Immunocompromised people in Manitoba, those looking to travel can get third COVID-19 vaccine dose

Manitobans with certain conditions that leave them immunocompromised will be able to receive a third dose of an mRNA COVID-19 vaccine, along with those who are looking to travel.

Dr. Joss Reimer, medical lead of Manitoba’s vaccine task force, said on Wednesday the third dose will be available to people with certain conditions, including those who are receiving chemotherapy, or those who wish to receive a third dose for travel purposes.

A third dose will also be available for Manitobans who have received one or two doses of a COVID-19 vaccine not approved by Health Canada.

The process takes effect Wednesday.

Reimer said the decision follows guidance from the National Advisory Committee on Immunization released last week.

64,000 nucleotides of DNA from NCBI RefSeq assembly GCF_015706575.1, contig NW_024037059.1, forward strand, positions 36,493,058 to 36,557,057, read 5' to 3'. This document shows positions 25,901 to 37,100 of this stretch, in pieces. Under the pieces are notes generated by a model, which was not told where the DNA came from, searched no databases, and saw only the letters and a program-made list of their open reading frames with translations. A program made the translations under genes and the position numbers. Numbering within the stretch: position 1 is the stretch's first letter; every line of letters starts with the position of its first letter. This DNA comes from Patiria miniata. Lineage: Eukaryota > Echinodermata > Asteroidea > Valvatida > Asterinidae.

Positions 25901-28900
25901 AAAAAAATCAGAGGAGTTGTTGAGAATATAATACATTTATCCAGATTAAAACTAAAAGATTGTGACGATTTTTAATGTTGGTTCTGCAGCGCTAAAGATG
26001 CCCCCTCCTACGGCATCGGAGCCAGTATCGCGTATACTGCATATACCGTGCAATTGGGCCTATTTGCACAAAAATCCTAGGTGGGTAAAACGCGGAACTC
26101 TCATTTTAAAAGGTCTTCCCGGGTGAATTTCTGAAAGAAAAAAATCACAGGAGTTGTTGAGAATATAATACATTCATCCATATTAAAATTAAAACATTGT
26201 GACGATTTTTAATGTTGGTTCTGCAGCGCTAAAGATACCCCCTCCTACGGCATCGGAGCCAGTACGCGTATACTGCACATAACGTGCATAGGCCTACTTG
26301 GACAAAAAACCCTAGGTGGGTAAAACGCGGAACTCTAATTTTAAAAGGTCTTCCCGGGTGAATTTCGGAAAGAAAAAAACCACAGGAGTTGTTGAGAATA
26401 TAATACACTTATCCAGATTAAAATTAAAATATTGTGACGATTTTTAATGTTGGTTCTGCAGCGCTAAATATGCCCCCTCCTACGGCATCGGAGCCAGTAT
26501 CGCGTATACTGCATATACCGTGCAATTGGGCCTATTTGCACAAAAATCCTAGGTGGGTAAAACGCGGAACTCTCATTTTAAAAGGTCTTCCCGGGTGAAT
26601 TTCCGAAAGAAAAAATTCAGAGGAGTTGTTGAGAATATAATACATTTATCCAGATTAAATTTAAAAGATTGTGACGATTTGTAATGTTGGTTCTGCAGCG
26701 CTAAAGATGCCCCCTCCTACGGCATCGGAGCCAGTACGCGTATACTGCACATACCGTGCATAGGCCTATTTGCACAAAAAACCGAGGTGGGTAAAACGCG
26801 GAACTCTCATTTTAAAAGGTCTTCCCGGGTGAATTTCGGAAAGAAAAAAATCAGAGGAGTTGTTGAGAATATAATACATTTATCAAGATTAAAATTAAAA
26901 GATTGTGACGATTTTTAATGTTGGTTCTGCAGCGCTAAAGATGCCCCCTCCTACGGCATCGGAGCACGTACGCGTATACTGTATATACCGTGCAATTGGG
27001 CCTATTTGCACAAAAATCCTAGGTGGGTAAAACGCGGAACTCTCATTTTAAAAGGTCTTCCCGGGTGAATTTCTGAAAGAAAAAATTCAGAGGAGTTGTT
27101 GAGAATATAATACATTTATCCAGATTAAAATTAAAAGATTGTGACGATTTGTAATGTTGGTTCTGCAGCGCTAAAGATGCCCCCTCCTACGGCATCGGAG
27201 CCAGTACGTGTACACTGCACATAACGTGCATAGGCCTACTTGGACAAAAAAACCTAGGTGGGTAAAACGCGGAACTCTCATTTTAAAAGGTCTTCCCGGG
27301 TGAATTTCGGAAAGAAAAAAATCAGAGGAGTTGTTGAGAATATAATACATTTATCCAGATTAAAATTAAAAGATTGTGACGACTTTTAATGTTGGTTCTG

“For those who are immunocompromised, two doses of the vaccine may not provide adequate defence against COVID-19, particularly given concerns of the highly contagious Delta variant,” she said.

In addition to those receiving chemotherapy, other medical conditions that are accepted include people who have received a solid organ transplant, people living with untreated or advanced HIV-AIDS, and people taking medications that severely affect their immune system.

A full list can be found online.

People who are immunocompromised, or would like to receive the third dose for travel purposes, must be immunized by their health-care provider.

Those who received a vaccine not approved by Health Canada can be immunized at pop-up sites, vaccine clinics, or by their health-care provider.

The third dose should be given a minimum of 28 days after the most recent COVID-19 vaccine dose.

Reimer said the third dose is primarily for people who haven’t received enough of an immune response after two doses.

“We’re not talking about the general public, or people with an immune system that functions normally, we’re talking about people who really need that additional trigger before their immune system is able to respond in a way that is more protective for them,” she said.